To report special or unusual circumstances, contact theOffice of Financial Aidatfinaid@colgate.edu. Requests must be received in writing and could require additional documentation. Submitting a request does not guarantee a change will be made. If additional documentation is required, students will be instructed to securely upload materials to the College Board IDOC Portal. To guard against identity theft, do not send email containing sensitive personally identifiable information (social security numbers, account numbers, tax documents, etc.) via email. Written requests from enrolled students will be reviewed within 2-3 weeks, and students will be notified of the outcome via email.

Aid Processing

Students offered work-study or loans as part of their financial aid are required to actively accept or decline those offers on their ͯƵ Financial Aid under the "Pending Aid Offered"link. Grants are automatically accepted on behalf of the student. All financial aid disbursements (payments to the student account) may be delayed if work-study or loans are left in “pending” status.

ͯƵ reserves the right to modify the financial aid listed in an aid offer upon receipt of information affecting eligibility for financial aid. This can include, but is not limited to, changes in government funding, receipt of aid from other sources, verification of the number of siblings under age 24 enrolled in their first undergraduate programs, or any new information received after the initial calculation of financial aid eligibility.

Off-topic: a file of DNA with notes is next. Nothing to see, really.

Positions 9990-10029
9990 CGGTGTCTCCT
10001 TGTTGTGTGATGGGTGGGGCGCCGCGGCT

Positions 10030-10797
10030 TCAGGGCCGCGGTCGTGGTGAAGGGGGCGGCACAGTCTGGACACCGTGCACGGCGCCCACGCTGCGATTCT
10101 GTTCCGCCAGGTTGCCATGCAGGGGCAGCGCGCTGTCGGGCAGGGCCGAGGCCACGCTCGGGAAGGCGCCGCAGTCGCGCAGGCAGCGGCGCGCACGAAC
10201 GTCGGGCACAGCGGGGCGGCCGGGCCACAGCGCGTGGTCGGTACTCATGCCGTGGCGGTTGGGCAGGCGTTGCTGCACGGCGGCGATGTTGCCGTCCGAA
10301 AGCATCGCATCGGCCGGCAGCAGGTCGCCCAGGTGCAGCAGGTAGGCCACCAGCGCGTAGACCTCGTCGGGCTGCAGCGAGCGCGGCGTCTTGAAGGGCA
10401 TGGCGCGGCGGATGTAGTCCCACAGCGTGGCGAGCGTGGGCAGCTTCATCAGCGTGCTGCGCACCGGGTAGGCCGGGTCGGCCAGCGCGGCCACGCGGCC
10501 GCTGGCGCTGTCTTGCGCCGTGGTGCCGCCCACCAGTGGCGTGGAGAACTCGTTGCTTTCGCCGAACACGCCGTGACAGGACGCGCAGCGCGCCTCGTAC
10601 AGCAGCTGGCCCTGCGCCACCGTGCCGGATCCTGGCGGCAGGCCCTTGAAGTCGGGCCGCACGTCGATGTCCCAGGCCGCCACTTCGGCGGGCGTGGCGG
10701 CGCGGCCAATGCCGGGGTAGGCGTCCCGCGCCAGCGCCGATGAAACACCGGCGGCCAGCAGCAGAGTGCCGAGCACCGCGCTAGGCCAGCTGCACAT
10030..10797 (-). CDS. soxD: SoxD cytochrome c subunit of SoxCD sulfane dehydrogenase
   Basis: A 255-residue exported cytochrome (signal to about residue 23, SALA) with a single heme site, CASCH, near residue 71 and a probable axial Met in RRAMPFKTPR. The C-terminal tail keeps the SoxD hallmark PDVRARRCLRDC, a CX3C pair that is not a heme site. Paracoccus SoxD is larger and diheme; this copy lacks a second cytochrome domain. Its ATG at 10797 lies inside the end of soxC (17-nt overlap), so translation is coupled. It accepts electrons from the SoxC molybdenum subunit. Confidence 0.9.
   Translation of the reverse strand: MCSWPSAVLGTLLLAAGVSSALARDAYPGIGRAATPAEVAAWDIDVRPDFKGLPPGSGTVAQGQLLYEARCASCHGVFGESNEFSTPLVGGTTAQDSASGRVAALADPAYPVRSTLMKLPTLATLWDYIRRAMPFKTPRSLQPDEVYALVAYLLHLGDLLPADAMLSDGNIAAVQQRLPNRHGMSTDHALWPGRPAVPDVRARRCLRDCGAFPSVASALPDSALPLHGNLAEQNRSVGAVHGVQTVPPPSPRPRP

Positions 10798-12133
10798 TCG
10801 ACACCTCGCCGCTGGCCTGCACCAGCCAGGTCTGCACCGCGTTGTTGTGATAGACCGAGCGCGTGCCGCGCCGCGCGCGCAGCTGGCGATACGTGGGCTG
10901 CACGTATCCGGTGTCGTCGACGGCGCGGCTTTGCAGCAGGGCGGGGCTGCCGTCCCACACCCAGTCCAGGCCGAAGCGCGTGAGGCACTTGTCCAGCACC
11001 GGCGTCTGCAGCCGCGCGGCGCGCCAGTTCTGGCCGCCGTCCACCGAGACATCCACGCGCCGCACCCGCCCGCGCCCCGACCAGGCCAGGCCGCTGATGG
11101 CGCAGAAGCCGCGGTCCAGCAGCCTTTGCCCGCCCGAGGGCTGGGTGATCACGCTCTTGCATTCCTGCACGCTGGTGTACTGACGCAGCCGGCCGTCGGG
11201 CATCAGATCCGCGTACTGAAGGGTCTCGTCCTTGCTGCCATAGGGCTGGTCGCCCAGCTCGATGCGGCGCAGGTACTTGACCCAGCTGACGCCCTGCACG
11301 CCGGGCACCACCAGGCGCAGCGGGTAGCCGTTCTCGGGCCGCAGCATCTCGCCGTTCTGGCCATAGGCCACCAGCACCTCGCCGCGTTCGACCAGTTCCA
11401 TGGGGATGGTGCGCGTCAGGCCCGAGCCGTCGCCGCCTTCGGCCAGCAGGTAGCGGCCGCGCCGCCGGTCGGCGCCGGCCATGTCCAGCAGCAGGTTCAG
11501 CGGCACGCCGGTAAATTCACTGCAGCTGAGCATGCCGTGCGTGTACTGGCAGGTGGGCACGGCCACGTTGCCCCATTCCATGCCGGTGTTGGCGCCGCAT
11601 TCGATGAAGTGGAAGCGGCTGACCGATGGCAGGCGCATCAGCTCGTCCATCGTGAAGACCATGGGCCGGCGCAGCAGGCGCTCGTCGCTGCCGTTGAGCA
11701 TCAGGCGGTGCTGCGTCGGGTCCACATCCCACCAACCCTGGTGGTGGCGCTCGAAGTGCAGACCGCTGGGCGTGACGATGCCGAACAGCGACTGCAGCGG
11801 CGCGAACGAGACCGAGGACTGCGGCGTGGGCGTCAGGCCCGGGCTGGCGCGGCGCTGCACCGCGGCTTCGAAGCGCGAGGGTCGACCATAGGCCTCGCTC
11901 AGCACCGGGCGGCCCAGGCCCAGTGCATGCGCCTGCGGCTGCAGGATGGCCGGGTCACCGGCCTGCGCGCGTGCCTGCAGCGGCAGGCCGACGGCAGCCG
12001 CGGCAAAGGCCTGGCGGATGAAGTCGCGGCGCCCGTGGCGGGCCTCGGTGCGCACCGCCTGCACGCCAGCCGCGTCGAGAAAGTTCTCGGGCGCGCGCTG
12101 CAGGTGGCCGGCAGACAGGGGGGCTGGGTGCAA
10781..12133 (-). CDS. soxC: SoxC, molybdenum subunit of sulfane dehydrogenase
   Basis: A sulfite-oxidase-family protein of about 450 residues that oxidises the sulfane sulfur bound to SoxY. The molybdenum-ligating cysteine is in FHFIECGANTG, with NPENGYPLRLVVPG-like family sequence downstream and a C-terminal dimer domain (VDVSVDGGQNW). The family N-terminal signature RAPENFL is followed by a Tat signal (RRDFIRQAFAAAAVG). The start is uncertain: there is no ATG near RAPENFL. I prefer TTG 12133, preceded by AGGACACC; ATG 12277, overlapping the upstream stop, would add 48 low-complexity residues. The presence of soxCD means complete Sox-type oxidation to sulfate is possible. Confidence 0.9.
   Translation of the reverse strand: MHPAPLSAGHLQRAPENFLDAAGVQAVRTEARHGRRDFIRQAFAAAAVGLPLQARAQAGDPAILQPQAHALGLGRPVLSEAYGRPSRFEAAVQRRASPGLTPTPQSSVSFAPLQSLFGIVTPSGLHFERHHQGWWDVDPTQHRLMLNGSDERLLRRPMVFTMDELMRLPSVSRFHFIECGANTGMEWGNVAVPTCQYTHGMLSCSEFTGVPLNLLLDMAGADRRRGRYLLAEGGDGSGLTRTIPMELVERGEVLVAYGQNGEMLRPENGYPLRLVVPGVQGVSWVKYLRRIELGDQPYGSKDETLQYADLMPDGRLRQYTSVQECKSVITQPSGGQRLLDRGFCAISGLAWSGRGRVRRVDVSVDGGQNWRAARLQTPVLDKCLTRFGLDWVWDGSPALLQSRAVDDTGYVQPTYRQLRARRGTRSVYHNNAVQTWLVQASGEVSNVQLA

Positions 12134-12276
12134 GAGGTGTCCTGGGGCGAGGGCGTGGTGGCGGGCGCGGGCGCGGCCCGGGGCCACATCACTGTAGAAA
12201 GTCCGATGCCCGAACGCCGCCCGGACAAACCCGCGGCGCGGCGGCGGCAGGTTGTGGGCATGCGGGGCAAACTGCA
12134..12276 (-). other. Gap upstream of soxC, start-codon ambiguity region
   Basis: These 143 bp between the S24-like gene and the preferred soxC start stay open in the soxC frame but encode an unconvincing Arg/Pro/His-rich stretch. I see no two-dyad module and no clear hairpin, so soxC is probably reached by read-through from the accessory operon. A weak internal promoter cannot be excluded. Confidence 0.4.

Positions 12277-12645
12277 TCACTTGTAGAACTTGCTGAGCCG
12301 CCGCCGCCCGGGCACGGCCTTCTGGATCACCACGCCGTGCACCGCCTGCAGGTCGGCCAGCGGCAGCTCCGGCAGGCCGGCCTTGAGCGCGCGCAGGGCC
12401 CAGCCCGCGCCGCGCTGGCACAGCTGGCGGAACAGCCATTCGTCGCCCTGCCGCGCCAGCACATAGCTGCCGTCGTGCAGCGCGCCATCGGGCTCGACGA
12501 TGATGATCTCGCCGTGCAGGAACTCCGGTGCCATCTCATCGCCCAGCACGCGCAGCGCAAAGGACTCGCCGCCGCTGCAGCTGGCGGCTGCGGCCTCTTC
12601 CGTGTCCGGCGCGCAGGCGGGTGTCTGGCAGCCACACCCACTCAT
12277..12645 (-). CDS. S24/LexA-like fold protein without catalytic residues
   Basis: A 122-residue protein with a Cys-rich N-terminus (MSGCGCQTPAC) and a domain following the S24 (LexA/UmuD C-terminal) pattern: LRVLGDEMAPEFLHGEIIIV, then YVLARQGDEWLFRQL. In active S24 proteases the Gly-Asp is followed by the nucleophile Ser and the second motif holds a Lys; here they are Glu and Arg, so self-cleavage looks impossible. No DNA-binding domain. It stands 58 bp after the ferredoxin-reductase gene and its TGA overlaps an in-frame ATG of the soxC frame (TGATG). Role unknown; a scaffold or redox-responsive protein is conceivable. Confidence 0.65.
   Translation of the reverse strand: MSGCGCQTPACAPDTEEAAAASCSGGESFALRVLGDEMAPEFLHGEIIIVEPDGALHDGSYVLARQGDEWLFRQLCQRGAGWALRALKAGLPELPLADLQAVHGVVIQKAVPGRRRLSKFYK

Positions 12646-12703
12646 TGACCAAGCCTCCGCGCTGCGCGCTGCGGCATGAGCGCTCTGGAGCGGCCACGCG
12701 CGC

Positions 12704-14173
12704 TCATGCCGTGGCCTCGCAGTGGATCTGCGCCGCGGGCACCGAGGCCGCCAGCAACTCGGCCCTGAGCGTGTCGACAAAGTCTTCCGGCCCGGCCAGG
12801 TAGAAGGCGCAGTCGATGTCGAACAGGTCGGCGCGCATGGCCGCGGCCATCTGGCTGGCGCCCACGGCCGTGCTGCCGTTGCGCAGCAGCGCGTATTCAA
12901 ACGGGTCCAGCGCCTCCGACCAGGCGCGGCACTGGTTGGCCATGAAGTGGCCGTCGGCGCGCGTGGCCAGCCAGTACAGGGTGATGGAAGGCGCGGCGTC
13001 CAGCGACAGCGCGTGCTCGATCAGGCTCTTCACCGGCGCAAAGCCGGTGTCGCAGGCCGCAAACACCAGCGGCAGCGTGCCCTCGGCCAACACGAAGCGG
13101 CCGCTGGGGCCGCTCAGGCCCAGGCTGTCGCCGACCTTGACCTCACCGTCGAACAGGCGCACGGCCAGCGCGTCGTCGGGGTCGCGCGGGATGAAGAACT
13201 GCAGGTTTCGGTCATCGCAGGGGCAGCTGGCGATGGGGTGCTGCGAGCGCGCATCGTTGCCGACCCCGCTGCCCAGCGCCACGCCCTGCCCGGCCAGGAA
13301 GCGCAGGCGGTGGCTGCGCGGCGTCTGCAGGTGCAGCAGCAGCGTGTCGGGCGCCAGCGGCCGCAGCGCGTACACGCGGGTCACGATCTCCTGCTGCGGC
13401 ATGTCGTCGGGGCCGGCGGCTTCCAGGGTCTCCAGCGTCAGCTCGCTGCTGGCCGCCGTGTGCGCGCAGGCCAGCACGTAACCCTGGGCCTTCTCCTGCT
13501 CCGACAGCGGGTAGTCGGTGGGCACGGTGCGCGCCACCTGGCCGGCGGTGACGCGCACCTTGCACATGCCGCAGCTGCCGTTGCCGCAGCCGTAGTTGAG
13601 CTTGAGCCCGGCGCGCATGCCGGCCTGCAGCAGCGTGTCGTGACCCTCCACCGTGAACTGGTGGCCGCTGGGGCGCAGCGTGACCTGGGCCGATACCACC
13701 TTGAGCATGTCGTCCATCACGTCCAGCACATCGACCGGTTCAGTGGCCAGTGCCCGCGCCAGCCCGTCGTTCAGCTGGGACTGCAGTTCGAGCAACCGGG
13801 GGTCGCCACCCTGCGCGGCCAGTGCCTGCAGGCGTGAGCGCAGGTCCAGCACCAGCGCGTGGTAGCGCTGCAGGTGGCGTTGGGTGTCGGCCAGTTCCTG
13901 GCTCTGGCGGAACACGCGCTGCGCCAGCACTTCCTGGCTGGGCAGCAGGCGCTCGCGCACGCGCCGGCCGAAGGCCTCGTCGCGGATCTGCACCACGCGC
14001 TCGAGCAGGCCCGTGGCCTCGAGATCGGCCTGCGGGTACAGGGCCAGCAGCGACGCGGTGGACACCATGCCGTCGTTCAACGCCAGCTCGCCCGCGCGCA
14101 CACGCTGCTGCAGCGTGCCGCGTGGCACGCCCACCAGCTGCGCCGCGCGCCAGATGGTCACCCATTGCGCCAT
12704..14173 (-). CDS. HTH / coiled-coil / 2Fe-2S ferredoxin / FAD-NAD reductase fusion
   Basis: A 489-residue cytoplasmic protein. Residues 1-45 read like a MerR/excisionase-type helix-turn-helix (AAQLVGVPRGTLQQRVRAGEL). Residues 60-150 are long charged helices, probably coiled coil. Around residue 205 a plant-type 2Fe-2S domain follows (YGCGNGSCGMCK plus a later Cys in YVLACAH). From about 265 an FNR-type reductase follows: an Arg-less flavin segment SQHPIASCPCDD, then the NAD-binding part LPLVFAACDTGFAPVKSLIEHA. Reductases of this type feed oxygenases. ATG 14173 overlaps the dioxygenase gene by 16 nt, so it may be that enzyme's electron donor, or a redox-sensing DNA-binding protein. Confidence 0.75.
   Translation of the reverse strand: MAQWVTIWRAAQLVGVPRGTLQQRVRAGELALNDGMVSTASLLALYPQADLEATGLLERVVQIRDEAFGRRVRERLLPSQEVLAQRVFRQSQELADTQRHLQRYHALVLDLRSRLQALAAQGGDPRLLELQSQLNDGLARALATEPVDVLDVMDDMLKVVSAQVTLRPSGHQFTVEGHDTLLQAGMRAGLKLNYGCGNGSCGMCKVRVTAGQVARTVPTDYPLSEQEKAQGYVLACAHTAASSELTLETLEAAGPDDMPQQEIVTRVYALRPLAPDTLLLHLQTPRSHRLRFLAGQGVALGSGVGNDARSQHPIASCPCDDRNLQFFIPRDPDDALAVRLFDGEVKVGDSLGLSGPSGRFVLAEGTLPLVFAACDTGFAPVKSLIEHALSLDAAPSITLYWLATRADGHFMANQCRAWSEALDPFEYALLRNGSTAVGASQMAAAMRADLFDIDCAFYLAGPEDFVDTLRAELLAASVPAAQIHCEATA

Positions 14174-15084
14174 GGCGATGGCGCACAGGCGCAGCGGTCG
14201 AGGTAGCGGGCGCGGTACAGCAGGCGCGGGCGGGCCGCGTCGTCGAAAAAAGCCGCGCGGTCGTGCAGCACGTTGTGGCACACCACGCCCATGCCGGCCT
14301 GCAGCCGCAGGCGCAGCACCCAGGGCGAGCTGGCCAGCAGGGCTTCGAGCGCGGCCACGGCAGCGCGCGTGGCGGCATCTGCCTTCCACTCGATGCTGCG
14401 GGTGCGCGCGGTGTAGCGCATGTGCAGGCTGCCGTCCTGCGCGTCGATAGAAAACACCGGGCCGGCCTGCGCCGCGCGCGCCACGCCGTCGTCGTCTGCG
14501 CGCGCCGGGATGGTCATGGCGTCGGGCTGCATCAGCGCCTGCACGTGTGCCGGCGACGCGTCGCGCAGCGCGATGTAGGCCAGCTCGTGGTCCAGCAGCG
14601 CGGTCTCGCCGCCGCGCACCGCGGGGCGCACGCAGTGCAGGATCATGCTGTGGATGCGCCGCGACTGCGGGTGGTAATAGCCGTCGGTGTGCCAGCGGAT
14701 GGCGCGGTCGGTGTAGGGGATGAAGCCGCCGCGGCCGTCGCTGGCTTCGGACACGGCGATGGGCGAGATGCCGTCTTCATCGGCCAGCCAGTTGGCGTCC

Outside entitlement aid from state or federal sources -- including veteran's benefits -- as well as tuition benefits received from a parent's employer reduce the ͯƵ Grant dollar for dollar.

Unless otherwise noted, the amount(s) listed in the aid offer are annual amounts, with one half applied to the student account each semester. As long as all financial aid application requirements have been completed and processed before the semester begins, aid will be disbursed during the week prior to the first day of classes.

Work study is not credited to the student account; instead, biweekly pay is issued directly to students for the hours worked in a Student Employment position.

More information on federal loans, including how to apply, can be found on ourTypes of Aidpage.

If a student receives a scholarship or tuition benefit from somewhere other than ͯƵ, they must report it to the Office of Financial Aid using the Outside Resource Form on the ͯƵ .

Outside scholarships that are awarded based on merit may often be used to offset educational costs. The combination of outside aid and financial aid from ͯƵ cannot exceed the annual cost of attendance. Outside aid awarded based on merit will first offset a student’s family contribution, work-study, and/or loan. ͯƵ Grant will only be reduced to prevent total financial aid from exceeding the annual cost of attendance.

Outside entitlement aid from state or federal sources -- including veteran's benefits -- as well as tuition benefits received from a parent's employer reduce the ͯƵ Grant dollar for dollar.